Dwarf Galaxies Have An Interesting Orbit Around the Milky Way

Three small uniquely shaped galaxies have been discovered to be revolving around the Milky Way. This new discovery changes our perspective on how our own galaxy works, as well as ones near and far.

This discovery was made by an international team of scientists and astrophysicists mainly from the Instituto de Astrofísica de Canarias (IAC), the University of La Laguna (ULL), and the Space Telescope Science Institute (STScI). They discovered the presence of three small galaxies considered to be dwarf galaxies, that are going about what is considered a transverse rotation in the plane of the sky. 

These galaxies had remained undetected for the longest time because of their small size. They leave very faint traces of themselves and are hard to find, even when searched for. These galaxies pertain to a very specific role in cosmology, and always provide new insight for those studying them. 

“Dwarf galaxies have a particular interest for cosmology. The standard cosmological model suggests that this type of galaxies was the first to form. Many of them, the majority, have been destroyed and cannibalized by large galaxies such as the Milky Way. However, those that remain can be studied and contain valuable information about the early Universe,” says an article written by the IAC.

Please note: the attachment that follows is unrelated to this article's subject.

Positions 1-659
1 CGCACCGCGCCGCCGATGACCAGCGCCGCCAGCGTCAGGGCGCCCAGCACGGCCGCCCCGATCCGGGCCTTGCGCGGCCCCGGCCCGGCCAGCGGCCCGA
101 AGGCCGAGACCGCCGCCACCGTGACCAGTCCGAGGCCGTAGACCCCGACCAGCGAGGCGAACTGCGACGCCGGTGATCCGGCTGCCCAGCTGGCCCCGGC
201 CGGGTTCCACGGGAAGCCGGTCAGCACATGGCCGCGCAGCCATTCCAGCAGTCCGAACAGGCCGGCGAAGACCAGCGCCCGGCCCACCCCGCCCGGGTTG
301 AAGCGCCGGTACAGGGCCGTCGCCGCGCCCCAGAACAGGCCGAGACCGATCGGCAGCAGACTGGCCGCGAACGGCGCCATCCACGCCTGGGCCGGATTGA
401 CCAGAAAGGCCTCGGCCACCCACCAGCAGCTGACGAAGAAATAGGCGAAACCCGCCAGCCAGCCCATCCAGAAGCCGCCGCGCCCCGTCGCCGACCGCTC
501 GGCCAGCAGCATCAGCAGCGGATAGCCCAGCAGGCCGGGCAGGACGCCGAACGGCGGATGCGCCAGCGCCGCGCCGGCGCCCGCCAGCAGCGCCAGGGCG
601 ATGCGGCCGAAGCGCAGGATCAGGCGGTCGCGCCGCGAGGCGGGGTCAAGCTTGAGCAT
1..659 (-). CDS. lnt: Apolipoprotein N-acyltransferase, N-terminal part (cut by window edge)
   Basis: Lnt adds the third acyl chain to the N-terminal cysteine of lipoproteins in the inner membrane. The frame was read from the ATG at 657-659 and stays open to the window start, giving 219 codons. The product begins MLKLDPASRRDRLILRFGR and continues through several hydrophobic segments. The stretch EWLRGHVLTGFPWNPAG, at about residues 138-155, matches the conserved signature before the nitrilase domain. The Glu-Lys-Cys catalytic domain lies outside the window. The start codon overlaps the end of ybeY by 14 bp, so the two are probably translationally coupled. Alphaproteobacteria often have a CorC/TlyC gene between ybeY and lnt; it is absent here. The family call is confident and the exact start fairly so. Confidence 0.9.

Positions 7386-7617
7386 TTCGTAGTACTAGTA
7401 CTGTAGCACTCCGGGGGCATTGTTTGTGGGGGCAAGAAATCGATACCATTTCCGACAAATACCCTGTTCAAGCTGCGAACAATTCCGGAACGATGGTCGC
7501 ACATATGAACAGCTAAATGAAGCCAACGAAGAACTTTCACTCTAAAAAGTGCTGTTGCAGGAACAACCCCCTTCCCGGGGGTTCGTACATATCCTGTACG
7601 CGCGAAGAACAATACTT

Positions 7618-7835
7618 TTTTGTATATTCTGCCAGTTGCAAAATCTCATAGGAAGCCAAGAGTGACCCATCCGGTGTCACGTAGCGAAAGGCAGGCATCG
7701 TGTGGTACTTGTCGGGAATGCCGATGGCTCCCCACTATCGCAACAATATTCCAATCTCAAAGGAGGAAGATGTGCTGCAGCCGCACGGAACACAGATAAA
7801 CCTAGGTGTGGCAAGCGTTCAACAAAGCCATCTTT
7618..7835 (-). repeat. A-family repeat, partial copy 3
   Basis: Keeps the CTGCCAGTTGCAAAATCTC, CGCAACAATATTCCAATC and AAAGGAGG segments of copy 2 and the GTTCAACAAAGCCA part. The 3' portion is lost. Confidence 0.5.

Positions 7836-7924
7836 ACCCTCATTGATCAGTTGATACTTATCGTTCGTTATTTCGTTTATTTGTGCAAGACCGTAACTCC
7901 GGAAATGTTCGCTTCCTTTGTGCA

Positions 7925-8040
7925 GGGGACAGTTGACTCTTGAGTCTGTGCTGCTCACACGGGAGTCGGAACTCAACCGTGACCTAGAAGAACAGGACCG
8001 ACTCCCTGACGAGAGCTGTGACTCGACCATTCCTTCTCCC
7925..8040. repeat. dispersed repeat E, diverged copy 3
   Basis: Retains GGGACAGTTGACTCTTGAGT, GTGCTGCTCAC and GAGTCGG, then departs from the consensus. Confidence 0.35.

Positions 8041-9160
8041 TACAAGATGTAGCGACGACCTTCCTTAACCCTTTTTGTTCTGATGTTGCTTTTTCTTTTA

The specific type of galaxy that these three are classified as are called dwarf spheroidals. They are considered to be very diffuse, have low luminosity, and are presumed to contain a lot of dark matter, but not much gas. They have a lot of rotation, but the movement is very sporadic. All we know about their internal rotation is that it happens predominantly away from their centers, which makes them act interestingly with other galaxies.

The Milky Way’s strong gravity severely distorts the rotation of the three dwarf galaxies. This creates the unique transverse rotation that the dwarf galaxies have.

“The importance of this result is because, in general, the internal kinematics of galaxies, in this case their rotation, is an important tracer of their evolutionary history, and of the conditions in which the system was formed,” explains Alberto Manuel Martínez-García, doctoral student at the IAC and the ULL, and first author of the article.

The new galaxies have quite literally opened our eyes to new worlds, and give us hope for new discoveries to come.

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